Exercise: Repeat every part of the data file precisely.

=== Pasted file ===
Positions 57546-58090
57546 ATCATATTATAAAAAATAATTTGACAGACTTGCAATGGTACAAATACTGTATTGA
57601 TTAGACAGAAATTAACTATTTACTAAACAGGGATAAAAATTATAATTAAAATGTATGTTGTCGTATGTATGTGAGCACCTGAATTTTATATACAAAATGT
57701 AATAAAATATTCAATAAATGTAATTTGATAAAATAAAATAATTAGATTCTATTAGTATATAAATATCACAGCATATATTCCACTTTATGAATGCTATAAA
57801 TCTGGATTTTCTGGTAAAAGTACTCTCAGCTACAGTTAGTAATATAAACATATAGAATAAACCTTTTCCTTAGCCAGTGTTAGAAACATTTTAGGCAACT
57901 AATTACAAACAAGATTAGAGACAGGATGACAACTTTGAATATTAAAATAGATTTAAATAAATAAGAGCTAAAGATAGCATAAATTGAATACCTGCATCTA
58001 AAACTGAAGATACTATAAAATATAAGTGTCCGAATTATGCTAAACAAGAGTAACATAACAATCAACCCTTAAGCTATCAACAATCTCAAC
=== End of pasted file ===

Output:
Positions 57546-58090
57546 ATCATATTATAAAAAATAATTTGACAGACTTGCAATGGTACAAATACTGTATTGA
57601 TTAGACAGAAATTAACTATTTACTAAACAGGGATAAAAATTATAATTAAAATGTATGTTGTCGTATGTATGTGAGCACCTGAATTTTATATACAAAATGT
57701 AATAAAATATTCAATAAATGTAATTTGATAAAATAAAATAATTAGATTCTATTAGTATATAAATATCACAGCATATATTCCACTTTATGAATGCTATAAA
57801 TCTGGATTTTCTGGTAAAAGTACTCTCAGCTACAGTTAGTAATATAAACATATAGAATAAACCTTTTCCTTAGCCAGTGTTAGAAACATTTTAGGCAACT
57901 AATTACAAACAAGATTAGAGACAGGATGACAACTTTGAATATTAAAATAGATTTAAATAAATAAGAGCTAAAGATAGCATAAATTGAATACCTGCATCTA
58001 AAACTGAAGATACTATAAAATATAAGTGTCCGAATTATGCTAAACAAGAGTAACATAACAATCAACCCTTAAGCTATCAACAATCTCAAC